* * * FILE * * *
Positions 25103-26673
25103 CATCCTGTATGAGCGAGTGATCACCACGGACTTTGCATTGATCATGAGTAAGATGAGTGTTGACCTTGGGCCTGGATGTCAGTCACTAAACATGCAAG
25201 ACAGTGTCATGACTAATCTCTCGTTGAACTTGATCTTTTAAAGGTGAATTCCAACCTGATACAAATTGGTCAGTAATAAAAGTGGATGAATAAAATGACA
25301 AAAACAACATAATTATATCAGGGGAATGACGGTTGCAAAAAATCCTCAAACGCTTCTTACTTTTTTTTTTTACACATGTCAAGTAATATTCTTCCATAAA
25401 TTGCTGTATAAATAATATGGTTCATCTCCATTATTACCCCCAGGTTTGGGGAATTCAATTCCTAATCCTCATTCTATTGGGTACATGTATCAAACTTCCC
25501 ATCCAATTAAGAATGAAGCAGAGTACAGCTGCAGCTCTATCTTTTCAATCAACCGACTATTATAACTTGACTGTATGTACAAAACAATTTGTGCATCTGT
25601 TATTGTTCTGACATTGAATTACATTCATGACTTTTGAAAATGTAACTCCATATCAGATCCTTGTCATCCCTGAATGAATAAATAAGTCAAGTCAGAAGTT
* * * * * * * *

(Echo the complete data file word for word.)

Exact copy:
Positions 25103-26673
25103 CATCCTGTATGAGCGAGTGATCACCACGGACTTTGCATTGATCATGAGTAAGATGAGTGTTGACCTTGGGCCTGGATGTCAGTCACTAAACATGCAAG
25201 ACAGTGTCATGACTAATCTCTCGTTGAACTTGATCTTTTAAAGGTGAATTCCAACCTGATACAAATTGGTCAGTAATAAAAGTGGATGAATAAAATGACA
25301 AAAACAACATAATTATATCAGGGGAATGACGGTTGCAAAAAATCCTCAAACGCTTCTTACTTTTTTTTTTTACACATGTCAAGTAATATTCTTCCATAAA
25401 TTGCTGTATAAATAATATGGTTCATCTCCATTATTACCCCCAGGTTTGGGGAATTCAATTCCTAATCCTCATTCTATTGGGTACATGTATCAAACTTCCC
25501 ATCCAATTAAGAATGAAGCAGAGTACAGCTGCAGCTCTATCTTTTCAATCAACCGACTATTATAACTTGACTGTATGTACAAAACAATTTGTGCATCTGT
25601 TATTGTTCTGACATTGAATTACATTCATGACTTTTGAAAATGTAACTCCATATCAGATCCTTGTCATCCCTGAATGAATAAATAAGTCAAGTCAGAAGTT